The UK’s Online Safety Bill is a contentious law that will affect big tech and private individuals alike. Aside from being the center of much political debate, the act has been harshly criticized by privacy advocates. Signal, an encrypted messaging service with roughly 40 million users, has said it will shut down UK operations if the bill undermines end-to-end encryption.
Despite being touted as a child protection measure, critics say the measure will ultimately undermine citizens’ right to private conversations. The legislation also includes provisions for big tech companies to remove legal but “harmful” content in order to shield adult users. Without clear definitions of what constitutes “harmful” content, the law could easily lead to arbitrary and widespread internet censorship in the United Kingdom, of all places.
What Is the Online Safety Bill?
The UK’s Online safety Bill was first proposed by Boris Johnson and is currently going through parliament. It’s set to come into force in autumn of 2023. The act will impact citizens’ ability to communicate privately and place the burden of enforcement on relevant tech and communications companies.
The law will also create new criminal offenses, including a “false communications offense.” Naturally, people are concerned about who determines what’s “false,” and whether the vague formulations might enable the UK government to leverage it for corrupt purposes.
The bill may also require online service providers to use government-approved software to search through user content deemed related to terrorism or child abuse. Starting to sound totalitarian?
Signal Ready to Walk If Bill Undermines Encryption
Signal, a private messaging service, said it will “absolutely, 100% walk” if the bill undermines its ability to use encryption. At present, parliament is debating whether the online safety measure should allow the government to bypass encryption using device-side scanning. This capability would enable the UK government to snoop on citizen communications as it pleases.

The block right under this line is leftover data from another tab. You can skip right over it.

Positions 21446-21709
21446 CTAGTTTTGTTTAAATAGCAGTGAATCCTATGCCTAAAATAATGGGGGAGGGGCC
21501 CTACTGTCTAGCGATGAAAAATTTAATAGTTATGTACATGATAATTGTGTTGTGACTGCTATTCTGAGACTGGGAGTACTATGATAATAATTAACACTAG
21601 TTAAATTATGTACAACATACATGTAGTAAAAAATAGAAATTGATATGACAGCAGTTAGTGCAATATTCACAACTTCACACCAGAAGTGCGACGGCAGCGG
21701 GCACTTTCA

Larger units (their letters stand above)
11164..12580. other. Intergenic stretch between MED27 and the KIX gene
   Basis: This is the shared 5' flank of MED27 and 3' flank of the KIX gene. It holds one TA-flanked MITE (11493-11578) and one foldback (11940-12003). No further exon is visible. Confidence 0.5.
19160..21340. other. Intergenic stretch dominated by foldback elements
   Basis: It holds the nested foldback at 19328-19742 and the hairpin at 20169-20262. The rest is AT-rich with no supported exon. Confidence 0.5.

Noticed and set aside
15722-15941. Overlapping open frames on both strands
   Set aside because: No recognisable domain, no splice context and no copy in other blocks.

Meredith Whittaker, Signal’s president, commented on the act saying it was “magical thinking” to believe we can have privacy but “only for the good guys.” She went on to say that “encryption is either protecting everyone or it is broken for everyone.”
Signal isn’t the only messaging service to express outrage over the law’s implications, Meta’s WhatsApp also said it would leave the UK rather than compromise its encryption.
Child Protection Measure Or Covert Surveillance Program?
The hype around the UK’s Online Safety Bill rings bells of familiarity. It bears a family-resemblance to the US Patriot Act which was enforced as an anti-terrorism measure after 9/11. The act allowed the US government to spy on citizens without warrants and without seeking judicial permission.
Despite being touted as an anti-terror measure, decades later, evidence shows that the Patriot Act damaged democracy and privacy, rather than helped catch any terrorists whatsoever.
The Online Safety Bill uses an obvious appeal to emotion by proclaiming an immediate need to protect children. However, we can only hope it doesn’t become the UK version of the Patriot Act. It remains to be seen whether the government will leverage the measure for political purposes or genuinely use it to prevent pedophilia.
It’s difficult to ignore the irony of the last decades’ wealth of pedophilia accusations against members of British parliament and royalty, including the famous Epstein-related allegations against Prince Andrew. But Prince Andrew wasn’t the first accusee, not to mention the fact that his case never made it to trial.
In 2014, The Washington Post reported on a “big political cover-up” of a pedophile-ring in the UK parliament. The Independent covered a similar story of a Tory MP warning of “big, big names” involved in a government-level UK pedophile ring.
This begs the question of whether the UK is trying to make amends for its alleged past of nefarious activity or divert blame by pointing the finger outward. One can hope this isn’t part of an internet surveillance scheme that will ultimately diminish citizens’ privacy.
What Will the Online Safety Bill Mean For UK Citizens?
As of yet, it’s difficult to tell exactly how the Online Safety Bill will affect citizens. With big tech companies taking the brunt of responsibility for removing “harmful” content, it could lead to many social media accounts shut down on arbitrary grounds.
Without a clear definition of “harmful,” it’s possible ruling party’s could use it as a tool to censor diverse political ideology and censor criticism.
If the bill undermines end-to-end encryption, private messaging companies like Signal and WhatsApp may stop operating in the UK rather than compromise one of their core features. In an era of UK Online Safety, the government would effectively be able to spy on citizens’ private conversations at its leisure.
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